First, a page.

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LaCie's shiny, spherical HDD rolls up at CES

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January 5, 2014

The LaCie Sphère hard drive is the result of a collaboration with Christofle

The LaCie Sphère hard drive is the result of a collaboration with Christofle

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Following on from its collaborations with designer Neil Poulton on its Rugged Hard Disk and Phillippe Starck for its Blade Runner disk, LaCie has looked to France-based manufacturer of fine silverware, Christofle, to add a touch of class to its latest hard drive offering, the LaCie Sphère.

The Sphère is the second product LaCie and Christofle have collaborated on, following on from the Galet USB key released in 2011. To be unveiled at CES 2014, the new offering encloses a 1 TB HDD inside a spherical case of steel, that is stamped, silver-plated and polished in Christofle's silversmith workshop in Normandy.

With power supplied via a USB 3.0 cable, the shiny drive doesn't require a separate power cable and offers the speed advantages of USB 3.0. A single blue LED at the base of the device indicates the HDD status.

The Little Big Disk Thunderbolt 2 front angle view

LaCie is also unveiling the Little Big Disk Thunderbolt 2, on which the company renewed its partnership with Neil Poulton, who has given the unit's aluminum enclosure a shiny, black finish.

The 1 TB drive packs two 500 GB PCIe Gen 2 SSDs in a RAID O setup, which when coupled with the USB 3.0 interface provides transfer speeds of up to 1,375 MB/s. This is up from the 635 MB/s speeds of the original Little Big Disk Thunderbolt and LaCie claims it is several times faster than any other mobile USB 3.0 HDD on the market.

The LaCie Fuel adds 1 TB of external storage to iPads, iPhones and Macs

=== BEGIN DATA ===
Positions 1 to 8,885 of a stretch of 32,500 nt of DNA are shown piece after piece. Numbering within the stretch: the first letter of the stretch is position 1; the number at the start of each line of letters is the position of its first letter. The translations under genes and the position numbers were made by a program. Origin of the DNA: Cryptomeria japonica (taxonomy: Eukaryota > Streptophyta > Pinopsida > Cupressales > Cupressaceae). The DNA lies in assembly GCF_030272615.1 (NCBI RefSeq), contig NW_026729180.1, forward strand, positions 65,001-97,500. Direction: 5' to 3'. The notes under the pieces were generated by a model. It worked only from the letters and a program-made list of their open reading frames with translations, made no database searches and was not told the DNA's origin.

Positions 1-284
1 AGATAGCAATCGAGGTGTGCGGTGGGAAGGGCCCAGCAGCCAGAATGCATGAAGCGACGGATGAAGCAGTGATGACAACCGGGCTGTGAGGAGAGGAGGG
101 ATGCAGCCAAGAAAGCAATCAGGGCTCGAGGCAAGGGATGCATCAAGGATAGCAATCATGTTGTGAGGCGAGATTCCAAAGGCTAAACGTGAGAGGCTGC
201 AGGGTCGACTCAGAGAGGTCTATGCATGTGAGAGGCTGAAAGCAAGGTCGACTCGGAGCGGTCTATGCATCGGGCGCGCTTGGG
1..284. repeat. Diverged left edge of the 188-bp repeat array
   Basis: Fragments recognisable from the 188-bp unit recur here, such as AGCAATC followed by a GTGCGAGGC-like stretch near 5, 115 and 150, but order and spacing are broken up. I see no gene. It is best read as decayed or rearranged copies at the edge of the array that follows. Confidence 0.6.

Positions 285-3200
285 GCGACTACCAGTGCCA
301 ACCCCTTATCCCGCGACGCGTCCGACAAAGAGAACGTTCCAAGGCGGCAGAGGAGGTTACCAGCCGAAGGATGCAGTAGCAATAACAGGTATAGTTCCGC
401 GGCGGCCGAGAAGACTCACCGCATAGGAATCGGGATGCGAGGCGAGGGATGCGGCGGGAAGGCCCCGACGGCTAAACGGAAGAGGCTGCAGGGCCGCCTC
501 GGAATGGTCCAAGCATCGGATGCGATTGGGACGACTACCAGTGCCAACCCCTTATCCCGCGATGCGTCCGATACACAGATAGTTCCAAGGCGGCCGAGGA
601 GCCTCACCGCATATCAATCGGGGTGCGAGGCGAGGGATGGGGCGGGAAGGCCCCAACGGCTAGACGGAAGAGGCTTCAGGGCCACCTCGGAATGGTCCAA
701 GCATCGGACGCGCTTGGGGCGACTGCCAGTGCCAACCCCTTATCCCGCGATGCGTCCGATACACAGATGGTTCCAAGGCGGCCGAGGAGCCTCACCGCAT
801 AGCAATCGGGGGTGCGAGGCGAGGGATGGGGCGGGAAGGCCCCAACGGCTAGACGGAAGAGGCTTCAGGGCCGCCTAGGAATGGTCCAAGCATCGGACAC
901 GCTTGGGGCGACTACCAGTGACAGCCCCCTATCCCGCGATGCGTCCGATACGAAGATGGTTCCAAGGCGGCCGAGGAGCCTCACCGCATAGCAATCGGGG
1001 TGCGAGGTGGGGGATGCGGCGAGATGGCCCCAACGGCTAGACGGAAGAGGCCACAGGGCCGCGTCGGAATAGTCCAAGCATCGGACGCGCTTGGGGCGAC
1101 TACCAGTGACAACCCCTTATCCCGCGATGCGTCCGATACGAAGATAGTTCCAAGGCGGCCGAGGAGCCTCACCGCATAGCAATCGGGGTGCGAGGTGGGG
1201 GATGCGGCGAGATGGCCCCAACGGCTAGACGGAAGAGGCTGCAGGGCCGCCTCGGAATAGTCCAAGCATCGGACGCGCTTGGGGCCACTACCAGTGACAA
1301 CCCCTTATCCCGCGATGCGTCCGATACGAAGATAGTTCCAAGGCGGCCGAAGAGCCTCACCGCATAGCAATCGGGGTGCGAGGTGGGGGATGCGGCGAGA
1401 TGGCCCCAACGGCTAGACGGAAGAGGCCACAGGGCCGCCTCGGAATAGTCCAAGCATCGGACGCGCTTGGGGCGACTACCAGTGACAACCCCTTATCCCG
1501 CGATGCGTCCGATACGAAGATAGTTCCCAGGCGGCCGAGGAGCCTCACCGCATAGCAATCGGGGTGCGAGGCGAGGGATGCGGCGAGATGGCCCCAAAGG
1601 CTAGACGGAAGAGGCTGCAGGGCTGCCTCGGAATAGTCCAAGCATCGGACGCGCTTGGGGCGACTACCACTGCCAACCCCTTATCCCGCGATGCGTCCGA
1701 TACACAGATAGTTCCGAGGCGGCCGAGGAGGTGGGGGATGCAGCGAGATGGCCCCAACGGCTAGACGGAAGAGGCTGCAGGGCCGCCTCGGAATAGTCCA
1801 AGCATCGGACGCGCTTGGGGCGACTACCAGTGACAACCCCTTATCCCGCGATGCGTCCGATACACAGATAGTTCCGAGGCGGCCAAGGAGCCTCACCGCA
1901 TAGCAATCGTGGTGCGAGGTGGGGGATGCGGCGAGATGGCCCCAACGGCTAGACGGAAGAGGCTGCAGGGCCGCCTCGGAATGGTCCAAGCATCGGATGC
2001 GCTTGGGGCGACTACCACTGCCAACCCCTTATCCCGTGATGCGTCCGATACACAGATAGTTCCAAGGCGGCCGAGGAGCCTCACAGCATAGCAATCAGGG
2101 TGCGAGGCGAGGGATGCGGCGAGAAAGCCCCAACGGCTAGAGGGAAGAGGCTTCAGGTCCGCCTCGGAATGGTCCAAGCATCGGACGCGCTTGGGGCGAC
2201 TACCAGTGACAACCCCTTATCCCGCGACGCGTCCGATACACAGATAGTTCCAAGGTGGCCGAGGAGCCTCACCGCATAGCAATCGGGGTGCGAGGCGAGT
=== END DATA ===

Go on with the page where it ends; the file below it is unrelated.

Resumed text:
Cutting the cords altogether is the new Fuel, which is the first product collaboration between LaCie and Seagate and is designed to add 1 TB of external storage to iPads, iPhones and Macs. With its battery providing up to 10 hours of operation, the Fuel creates its own Wi-Fi network to allow up to five devices to connect directly to it at once without requiring an internet connection.

However, if the drive is connected to the internet via Wi-Fi, it can also act as a hotspot, allowing multiple devices to share an internet connection. The Fuel is also AirPlay compatible, so video or audio files stored on the drive can be streamed to an Apple TV or AirPlay-compatible speakers.

The LaCie Sphère will sell for US$490 and be available in the first quarter of 2014, while the Little Big Disk Thunderbolt 2 will also be available sometime this quarter at a price yet to be announced. The Fuel is priced at $199 and will be "available soon."

LaCie's promo video for the Sphere can be seen below.

Source: LaCie

About the Author
Darren Quick Darren's love of technology started in primary school with a Nintendo Game & Watch Donkey Kong (still functioning) and a Commodore VIC 20 computer (not still functioning). In high school he upgraded to a 286 PC, and he's been following Moore's law ever since. This love of technology continued through a number of university courses and crappy jobs until 2008, when his interests found a home at Gizmag.   All articles by Darren Quick
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3 Comments

I would love to see a picture of how it plugs in. It would be a shame to have a fancy silver orb with cheap, ugly cables coming out of it.

William James McCluskey
6th January, 2014 @ 08:29 am PST

I bought a 'LaCie' 500GB in the shop; the best of the best, so they told me. I made a back-up of 'Lion' before upgrading to Mountain Lion.

Now I can't access the info on my harddisk. It's not 'my' problem, it's all over the WEB, with people with the same problem. Someone contacted LaCie and was told that LaCie was aware of the problem but they (LaCie) did not intend to fix/restore the problem. They suggest, however, to 'power' their harddisk[s]. Still, nice design, but no more LaCie for me.

Constant Swagemakers
6th January, 2014 @ 10:19 am PST

Apple has made a cylindrical computer. Lacie is making a spherical hard drive case. Which peripheral will be a pyramid?

Park these next to Apple's cube in the overpriced and impractical category.

Gregg Eshelman
6th January, 2014 @ 02:47 pm PST
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